Gas‐Phase Velocity Estimation in a Tube Bundle by means of Wire‐Mesh Sensors
Tutor / director / evaluatorPrasser, Horst‐Michael
Document typeMaster thesis (pre-Bologna period)
Rights accessRestricted access - author's decision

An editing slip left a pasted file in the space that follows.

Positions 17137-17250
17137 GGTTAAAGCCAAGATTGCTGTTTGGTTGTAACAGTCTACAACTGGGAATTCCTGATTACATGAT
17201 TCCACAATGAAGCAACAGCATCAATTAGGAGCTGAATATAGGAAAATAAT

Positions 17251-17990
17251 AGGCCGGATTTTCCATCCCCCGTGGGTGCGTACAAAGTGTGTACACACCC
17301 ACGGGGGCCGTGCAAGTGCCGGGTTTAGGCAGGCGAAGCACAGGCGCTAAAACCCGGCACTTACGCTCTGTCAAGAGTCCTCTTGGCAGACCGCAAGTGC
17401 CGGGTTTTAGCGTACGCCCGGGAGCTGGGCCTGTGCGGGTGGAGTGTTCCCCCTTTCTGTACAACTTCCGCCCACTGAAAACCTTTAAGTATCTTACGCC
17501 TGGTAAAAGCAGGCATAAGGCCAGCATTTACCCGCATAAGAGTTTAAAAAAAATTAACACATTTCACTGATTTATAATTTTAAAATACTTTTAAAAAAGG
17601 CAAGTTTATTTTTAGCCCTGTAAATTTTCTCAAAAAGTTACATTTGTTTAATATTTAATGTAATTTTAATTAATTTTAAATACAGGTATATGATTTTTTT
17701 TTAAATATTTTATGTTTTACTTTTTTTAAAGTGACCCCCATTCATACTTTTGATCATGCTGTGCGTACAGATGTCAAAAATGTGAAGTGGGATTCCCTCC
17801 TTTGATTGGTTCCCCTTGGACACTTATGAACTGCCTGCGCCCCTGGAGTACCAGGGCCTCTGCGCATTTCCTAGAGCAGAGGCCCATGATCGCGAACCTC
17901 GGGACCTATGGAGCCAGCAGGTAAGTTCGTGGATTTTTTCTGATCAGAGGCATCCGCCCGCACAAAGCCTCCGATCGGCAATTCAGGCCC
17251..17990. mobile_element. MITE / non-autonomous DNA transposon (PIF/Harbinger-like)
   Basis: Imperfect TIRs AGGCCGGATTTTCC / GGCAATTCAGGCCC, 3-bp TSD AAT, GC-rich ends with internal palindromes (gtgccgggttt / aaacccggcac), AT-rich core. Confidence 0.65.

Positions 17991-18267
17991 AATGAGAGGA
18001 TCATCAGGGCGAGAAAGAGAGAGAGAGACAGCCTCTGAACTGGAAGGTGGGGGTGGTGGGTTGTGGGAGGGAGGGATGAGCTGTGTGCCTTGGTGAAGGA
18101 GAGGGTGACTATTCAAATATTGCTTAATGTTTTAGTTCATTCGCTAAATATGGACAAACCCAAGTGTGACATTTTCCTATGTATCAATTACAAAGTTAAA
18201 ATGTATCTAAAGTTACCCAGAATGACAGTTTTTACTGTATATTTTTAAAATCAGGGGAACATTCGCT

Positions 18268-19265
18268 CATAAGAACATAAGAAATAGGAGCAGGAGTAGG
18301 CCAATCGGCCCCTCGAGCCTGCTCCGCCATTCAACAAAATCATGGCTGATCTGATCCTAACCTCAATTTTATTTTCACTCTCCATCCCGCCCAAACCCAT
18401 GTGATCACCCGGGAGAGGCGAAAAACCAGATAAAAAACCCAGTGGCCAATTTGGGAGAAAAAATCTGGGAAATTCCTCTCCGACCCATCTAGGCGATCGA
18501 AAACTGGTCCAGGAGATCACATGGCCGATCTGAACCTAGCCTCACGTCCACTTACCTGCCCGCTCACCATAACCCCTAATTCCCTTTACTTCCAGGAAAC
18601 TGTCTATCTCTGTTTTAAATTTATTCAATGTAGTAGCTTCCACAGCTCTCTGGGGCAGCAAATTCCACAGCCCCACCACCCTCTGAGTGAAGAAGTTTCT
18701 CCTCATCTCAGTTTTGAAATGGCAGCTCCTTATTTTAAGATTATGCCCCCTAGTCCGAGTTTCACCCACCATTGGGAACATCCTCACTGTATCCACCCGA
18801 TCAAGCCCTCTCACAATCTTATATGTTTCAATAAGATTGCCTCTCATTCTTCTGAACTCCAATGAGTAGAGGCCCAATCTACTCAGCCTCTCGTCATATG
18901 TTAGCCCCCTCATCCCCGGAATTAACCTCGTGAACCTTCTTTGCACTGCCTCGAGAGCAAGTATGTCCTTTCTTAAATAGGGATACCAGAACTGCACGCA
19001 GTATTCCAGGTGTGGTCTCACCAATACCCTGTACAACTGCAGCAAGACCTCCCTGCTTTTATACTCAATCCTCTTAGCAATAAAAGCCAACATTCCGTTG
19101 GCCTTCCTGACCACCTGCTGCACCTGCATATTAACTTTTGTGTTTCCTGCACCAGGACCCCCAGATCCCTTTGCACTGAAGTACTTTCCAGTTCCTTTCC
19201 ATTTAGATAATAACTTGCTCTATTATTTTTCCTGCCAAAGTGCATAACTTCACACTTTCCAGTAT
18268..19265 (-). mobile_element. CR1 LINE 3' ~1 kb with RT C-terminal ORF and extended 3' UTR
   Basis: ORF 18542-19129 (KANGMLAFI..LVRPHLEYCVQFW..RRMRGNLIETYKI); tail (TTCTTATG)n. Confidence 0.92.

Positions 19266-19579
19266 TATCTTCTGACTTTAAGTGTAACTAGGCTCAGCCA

Understanding of flow structure and hydrodynamics in tube bundles is crucial to develop and safely operate Steam Generators in Nuclear Power Plants. During normal operation, the Steam Generator contains a two‐phase water‐steam mixture at high pressure and saturated temperature (namely 60atm and 275°C). However, in case of tube rupture, completely new conditions arise. The TRISTAN project aims to investigate a simplified model of this scenario using a twophase air‐water flow at ambient pressure and slightly elevated temperature. A Steam Generator mock‐up facility has been already built and commissioned, performing tests with pool scrubbing setup (i.e. a single tube instead of a bundle). The flow analysis method used in TRISTAN is the wire‐mesh sensor, an intrusive flow imaging technique which measures the local instantaneous conductivity of a fluid. Provided each phase of the flow has very distinctive conductivity (e.g. air and water), the proportion of each can be measured with high temporal and spatial resolution. Wire‐mesh sensors deliver three‐dimensional arrays of void fraction which can be used to characterize two‐phase flows. However, WMS do not measure gas‐phase velocity and therefore the z‐axis remains a temporal axis, i.e. bubble size cannot be completely calculated without further assumptions about the velocity. A common approach to solve this problem is the use of two independent WMS, delivering two consecutive sets of void fraction arrays. These arrays can then be cross‐correlated in order to find time‐shifted patterns corresponding to the gas‐phase velocity. To that end, several experiments have been performed with different boundary conditions (namely break type, flow rate and break – sensor distance). Some of these experiments are analysed with the developed velocity estimation algorithms, testing coherence in results and range of applicability. The methods presented in this thesis can be used to compute local instantaneous gas‐phase velocity. This velocity leads to complete bubble identification (i.e. the temporal z‐axis can be transformed into an Eulerian axis), so flow structure and hydrodynamics can be analysed in detail through e.g. bubble size distribution or interfacial area concentration.